Champagne is one of those wines that every person in every part of the world has heard about. However, it is the French sparkling wine that has the world in awe. Isn’t it funny that this sparkling wine was technically founded by the British and not by the French?
A Brief History of Champagne
Before the Bubbles
The Romans initially planted the first vines of Champagne in 57BC. For a long time, wines from the region were seen as lesser quality than France’s. The quality, however, got progressively better over the following century as Champagne was constantly trying to upstage Burgundy and surpass their quality. This rivalry between the regions intensified to a point where civil war seemed inevitable.
However, the great feud finally came to an end with the discovery of sparkling wine and the region’s dedication to producing this new, innovative style of wine.
Popular to contrary belief, the discovery of sparkling wines was not intentional. Instead, sparkling wine was created after a shipment of wine from Champagne reached England, and it had refermented inside the barrel. Since the Carbon Dioxide had nowhere to go, it was trapped inside, and thus, sparkling wine was born.
Although there were very mixed feelings about this sparkling wine, the consumers who enjoyed the bubbles bought copious amounts of the wine, thus pushing Champagne into producing more of this style. With time and a lot of refinement over the years, wine producers could better quality wine and packaging solutions for these complex wines.
Not All Bubbles are Champagne
The Wine Region of Champagne
The first thing to note about authentic Champagne wine is that it has to come from the region of Champagne in France. The rules regarding the production of Champagne are stringent and specific – but it’s what you expect from one of the world’s most prestigious wine producers.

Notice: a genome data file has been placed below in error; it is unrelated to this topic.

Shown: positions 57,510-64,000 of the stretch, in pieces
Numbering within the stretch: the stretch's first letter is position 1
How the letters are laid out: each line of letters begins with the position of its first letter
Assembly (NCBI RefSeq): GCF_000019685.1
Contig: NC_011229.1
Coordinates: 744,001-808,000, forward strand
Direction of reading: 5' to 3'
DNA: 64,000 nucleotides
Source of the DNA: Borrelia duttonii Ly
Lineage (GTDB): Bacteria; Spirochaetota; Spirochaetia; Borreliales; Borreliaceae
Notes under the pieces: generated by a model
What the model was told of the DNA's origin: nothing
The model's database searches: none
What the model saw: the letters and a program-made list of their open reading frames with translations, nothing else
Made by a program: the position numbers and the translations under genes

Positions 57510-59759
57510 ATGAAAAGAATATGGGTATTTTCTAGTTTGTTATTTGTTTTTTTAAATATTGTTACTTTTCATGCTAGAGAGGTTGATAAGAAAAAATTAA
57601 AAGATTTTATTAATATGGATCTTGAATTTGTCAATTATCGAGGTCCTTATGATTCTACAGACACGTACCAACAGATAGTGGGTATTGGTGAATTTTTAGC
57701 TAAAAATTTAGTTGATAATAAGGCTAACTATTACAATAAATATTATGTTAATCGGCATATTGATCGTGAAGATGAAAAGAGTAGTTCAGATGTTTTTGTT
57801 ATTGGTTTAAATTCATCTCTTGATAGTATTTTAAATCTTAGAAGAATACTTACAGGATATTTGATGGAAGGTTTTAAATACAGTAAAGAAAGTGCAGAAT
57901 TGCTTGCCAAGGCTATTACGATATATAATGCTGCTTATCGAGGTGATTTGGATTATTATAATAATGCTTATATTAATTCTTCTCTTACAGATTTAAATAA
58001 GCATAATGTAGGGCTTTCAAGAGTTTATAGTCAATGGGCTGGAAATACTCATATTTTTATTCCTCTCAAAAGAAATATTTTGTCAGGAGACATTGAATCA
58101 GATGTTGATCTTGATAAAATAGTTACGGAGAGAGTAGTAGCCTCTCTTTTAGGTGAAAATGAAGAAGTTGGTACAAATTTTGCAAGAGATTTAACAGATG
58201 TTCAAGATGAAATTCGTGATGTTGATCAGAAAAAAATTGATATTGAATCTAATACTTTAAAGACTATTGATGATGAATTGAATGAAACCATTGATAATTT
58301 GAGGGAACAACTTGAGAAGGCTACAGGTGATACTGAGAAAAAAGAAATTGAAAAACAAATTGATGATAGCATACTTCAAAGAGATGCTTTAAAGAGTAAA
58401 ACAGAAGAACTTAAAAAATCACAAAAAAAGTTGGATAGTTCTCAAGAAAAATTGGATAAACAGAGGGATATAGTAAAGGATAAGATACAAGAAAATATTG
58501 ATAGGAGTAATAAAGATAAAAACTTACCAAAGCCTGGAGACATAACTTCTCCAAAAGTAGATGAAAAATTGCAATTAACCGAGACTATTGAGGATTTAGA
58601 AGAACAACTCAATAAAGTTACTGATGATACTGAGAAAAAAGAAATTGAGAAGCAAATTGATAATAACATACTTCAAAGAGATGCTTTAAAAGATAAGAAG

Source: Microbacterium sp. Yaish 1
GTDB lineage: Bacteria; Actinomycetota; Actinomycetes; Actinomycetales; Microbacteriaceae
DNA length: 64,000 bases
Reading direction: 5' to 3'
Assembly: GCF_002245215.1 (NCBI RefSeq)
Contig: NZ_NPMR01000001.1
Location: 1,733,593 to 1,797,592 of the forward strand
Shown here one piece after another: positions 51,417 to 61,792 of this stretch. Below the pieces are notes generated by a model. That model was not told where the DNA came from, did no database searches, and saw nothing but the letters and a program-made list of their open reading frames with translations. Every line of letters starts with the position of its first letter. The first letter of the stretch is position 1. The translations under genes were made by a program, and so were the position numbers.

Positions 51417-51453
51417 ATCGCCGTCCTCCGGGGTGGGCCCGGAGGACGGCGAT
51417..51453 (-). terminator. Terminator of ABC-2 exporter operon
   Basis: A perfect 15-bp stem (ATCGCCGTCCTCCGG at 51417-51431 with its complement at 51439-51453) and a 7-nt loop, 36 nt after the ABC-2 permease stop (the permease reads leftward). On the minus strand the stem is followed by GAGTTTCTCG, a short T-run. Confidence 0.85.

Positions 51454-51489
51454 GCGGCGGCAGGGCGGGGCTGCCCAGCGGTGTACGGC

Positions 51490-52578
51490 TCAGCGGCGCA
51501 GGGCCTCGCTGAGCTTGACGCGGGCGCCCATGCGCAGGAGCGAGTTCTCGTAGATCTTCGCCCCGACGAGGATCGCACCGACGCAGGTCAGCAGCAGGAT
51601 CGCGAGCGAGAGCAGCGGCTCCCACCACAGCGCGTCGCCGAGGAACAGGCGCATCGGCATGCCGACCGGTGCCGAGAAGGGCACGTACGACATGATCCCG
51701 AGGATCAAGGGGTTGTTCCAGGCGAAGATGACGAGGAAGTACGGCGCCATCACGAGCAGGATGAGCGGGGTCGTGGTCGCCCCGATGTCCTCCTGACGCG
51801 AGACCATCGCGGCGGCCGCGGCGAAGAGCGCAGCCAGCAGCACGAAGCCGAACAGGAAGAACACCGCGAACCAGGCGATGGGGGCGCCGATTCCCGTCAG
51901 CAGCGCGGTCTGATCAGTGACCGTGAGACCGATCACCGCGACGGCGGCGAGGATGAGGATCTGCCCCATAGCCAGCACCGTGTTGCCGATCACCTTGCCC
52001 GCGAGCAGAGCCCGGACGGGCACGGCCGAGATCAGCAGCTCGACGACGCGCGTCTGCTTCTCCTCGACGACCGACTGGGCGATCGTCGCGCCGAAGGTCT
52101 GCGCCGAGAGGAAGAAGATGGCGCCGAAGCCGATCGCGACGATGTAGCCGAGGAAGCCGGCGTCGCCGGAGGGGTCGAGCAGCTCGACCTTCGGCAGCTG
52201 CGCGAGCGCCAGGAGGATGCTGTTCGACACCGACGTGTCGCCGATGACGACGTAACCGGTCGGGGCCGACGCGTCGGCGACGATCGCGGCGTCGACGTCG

Many places in the world, and even regions in France, create sparkling wines exactly. But, unfortunately, those wines can’t be called Champagne.
Most people (including many sommeliers) think Chardonnay, Pinot Noir, and Pinot Meunier are the only grapes. That is incorrect. The obscure varietals Arbane, Petit Meslier are allowed, as are Pinot Blanc and Pinot Gris.
The Traditional Method
During production, only the traditional sparkling method is allowed to be used. This method is considered the best method for high-quality sparkling wines. A secondary fermentation wine occurs inside the bottle, trapping carbon dioxide within the wine. When the wine is opened, that dissolved gas rushes out, creating bubbles.
This production method is also extremely labor-intensive. Each bottle has to go through a process of riddling, disgorgement, and topping up. These processes include turning each bottle upside down over a period of days or weeks to allow the dead yeast cells to settle in the bottle’s neck. Thereafter, the bottle-neck is frozen, and these yeast cells are shot out, and the wine is topped up with more wine and a bit of sugar.
Champagne comes in a few different styles that allow some diversity. Here are the top three.
Blanc de Blanc
Blanc de Blanc (white from white) refers to white grapes used for this white wine. In this case, it can only be Chardonnay.
Blanc de Noir
Blanc de Noir (black from white) means that they have used red grapes to produce these whites. In Champagne, this can be either Pinot Noir or Pinot Meunier but is often a blend of the two. It’s important to note that only the skin of a grape is red – so white wines can be produced just by preventing the juice from coming into contact with the skins.
Rosés are the product of blending these whites and reds before the wine is bottled. In France, only Champagne producers can make Rosés in this fashion.
The accidental production of Champagne was probably one of the greatest things to happen to the world’s wine industry. With great complexity and uniqueness, Champagne will forever be the drink of celebration.